Martin M. Anderson, M.D., M.P.H, '80
Adolescents are under-insured and underserved. Many physicians would rather have a root canal
than face a teen with questions about sex. Most teens are happy, healthy, and actually get along with
their parents despite the media's assertion that they all are drug-using, gun-carrying, pregnant, parent-hating
psychopaths. In reality, sexual activity has gone down as has pregnancy, abortion, drug use and violence.
Television and movies depict most drug users as people of color when in truth they are white.
Teens who live in poverty are socially, economically and medically disenfranchised. Venice Family Clinic,
the largest free clinic in the United States, was first established in two rooms borrowed from a dental
The clinic now provides comprehensive medical services with over 90,000 visits a year. Over five years
ago, Dr. Michael Wilkes and I started the teen clinic. We now have three sessions a week at Venice Family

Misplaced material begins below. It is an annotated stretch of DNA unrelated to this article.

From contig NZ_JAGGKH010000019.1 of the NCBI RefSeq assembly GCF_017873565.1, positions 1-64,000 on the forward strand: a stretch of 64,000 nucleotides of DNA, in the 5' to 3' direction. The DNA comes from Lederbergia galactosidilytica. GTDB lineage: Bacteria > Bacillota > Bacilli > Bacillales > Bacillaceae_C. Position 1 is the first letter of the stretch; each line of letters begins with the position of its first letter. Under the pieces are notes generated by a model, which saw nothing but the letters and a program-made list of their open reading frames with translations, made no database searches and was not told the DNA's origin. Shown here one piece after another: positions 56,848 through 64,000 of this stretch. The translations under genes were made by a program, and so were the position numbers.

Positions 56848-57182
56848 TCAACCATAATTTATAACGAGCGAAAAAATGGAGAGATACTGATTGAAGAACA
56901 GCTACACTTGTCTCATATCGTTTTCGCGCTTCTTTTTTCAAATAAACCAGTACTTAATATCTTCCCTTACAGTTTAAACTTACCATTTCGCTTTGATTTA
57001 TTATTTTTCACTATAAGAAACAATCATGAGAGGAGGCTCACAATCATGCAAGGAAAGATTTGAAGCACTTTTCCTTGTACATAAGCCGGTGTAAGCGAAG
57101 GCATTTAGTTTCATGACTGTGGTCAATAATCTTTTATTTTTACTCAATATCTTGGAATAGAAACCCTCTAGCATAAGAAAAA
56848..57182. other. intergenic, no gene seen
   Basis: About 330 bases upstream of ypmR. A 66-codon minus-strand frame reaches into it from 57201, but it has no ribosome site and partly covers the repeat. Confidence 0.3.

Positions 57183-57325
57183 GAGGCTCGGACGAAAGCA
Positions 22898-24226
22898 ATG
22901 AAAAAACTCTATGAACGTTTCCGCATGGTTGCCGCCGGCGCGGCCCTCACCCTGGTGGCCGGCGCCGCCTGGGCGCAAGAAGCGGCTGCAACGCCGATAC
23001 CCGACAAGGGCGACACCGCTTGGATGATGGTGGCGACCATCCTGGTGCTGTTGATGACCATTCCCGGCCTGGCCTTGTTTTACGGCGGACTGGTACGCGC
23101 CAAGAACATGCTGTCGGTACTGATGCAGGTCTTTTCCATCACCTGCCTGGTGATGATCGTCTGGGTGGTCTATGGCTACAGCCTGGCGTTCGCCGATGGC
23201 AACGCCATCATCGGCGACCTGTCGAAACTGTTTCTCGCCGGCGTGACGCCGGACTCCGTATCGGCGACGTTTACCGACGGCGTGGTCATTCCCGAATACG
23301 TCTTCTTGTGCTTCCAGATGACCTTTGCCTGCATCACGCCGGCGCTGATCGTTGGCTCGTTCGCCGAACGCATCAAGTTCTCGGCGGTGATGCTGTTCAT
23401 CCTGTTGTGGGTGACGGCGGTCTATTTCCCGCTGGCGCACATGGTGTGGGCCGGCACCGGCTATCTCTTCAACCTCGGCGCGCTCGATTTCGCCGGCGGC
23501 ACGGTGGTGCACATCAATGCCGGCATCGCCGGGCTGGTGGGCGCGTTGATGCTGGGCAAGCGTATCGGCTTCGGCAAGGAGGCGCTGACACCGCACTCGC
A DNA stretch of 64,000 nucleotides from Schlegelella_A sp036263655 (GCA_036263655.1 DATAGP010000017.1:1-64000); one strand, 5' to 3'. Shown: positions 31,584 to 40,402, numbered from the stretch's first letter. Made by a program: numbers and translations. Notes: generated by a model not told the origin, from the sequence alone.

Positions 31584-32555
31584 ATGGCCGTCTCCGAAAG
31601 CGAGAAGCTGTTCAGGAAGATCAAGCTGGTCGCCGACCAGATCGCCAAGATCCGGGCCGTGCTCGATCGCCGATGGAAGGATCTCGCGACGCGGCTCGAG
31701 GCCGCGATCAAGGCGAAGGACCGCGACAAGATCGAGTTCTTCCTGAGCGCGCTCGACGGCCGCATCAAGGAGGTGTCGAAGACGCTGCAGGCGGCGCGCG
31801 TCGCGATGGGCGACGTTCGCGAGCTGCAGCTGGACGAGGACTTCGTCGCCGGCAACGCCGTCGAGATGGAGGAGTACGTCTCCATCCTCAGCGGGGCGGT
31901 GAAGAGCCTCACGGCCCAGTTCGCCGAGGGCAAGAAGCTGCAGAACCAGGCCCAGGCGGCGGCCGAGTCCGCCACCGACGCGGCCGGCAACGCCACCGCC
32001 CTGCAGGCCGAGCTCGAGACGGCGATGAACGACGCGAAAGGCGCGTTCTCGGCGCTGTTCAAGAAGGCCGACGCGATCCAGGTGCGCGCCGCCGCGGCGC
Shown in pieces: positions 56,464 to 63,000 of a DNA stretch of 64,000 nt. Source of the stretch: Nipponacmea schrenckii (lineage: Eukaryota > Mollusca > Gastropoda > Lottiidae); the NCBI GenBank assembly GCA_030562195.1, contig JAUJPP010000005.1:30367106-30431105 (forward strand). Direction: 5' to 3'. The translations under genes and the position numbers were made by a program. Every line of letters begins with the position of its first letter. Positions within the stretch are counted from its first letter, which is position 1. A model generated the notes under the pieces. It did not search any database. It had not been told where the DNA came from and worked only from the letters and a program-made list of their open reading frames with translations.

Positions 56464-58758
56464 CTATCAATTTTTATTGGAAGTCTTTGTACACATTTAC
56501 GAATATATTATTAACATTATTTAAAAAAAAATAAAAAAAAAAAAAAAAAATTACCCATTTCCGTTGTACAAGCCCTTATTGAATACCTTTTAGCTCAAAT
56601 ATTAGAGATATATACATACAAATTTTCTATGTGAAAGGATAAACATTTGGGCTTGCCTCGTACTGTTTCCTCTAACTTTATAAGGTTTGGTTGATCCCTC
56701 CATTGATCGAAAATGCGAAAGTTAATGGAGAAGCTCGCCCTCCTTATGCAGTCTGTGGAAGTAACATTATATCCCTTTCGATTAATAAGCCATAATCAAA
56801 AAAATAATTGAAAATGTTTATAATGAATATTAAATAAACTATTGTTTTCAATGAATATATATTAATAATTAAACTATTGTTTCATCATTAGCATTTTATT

Clinic, providing care to 15-20 teens a session. We provide a wide range of services, including family
planning, acute illness care, well care and management of chronic illness. There are social workers in
each clinic.Dr. Karen Clamp provides an outreach clinic at a local high school once a week and Drs. Blanca
Andres, Sarah Carpenter and I staff five sessions at Culver City Youth Health Center, a school-based clinic.
This clinic is a part of Venice Family Clinic expanding its teen clinics to nine per week.
The teens served are from working poor families, where their medical and psychosocial needs often take
second place to putting a roof over their heads and food in their stomachs.
The teen clinics are staffed by 1) medical assistants, 2) coordinators who make follow-up appointments
and referrals, and review medication instructions, 3) social workers who provide mental health care and
4) medical students and nurse practitioner students, and pediatric, internal medicine and OB/GYN residents
supervised by teen clinic attendings.
Dr. Anderson has devoted his clinical work and teaching to caring for high-risk teens. Not only does
Dr. Anderson volunteer to care for these people who often have not been cared for, but he is the type
of clinical teacher whose enthusiasm, energy and knowl- edge are infectious. Scores of pediatricians have
benefited from his teaching and have been introduced to the world of adolescent medicine with an approach
that has changed their view of these young adults. We are proud to honor Dr. Anderson.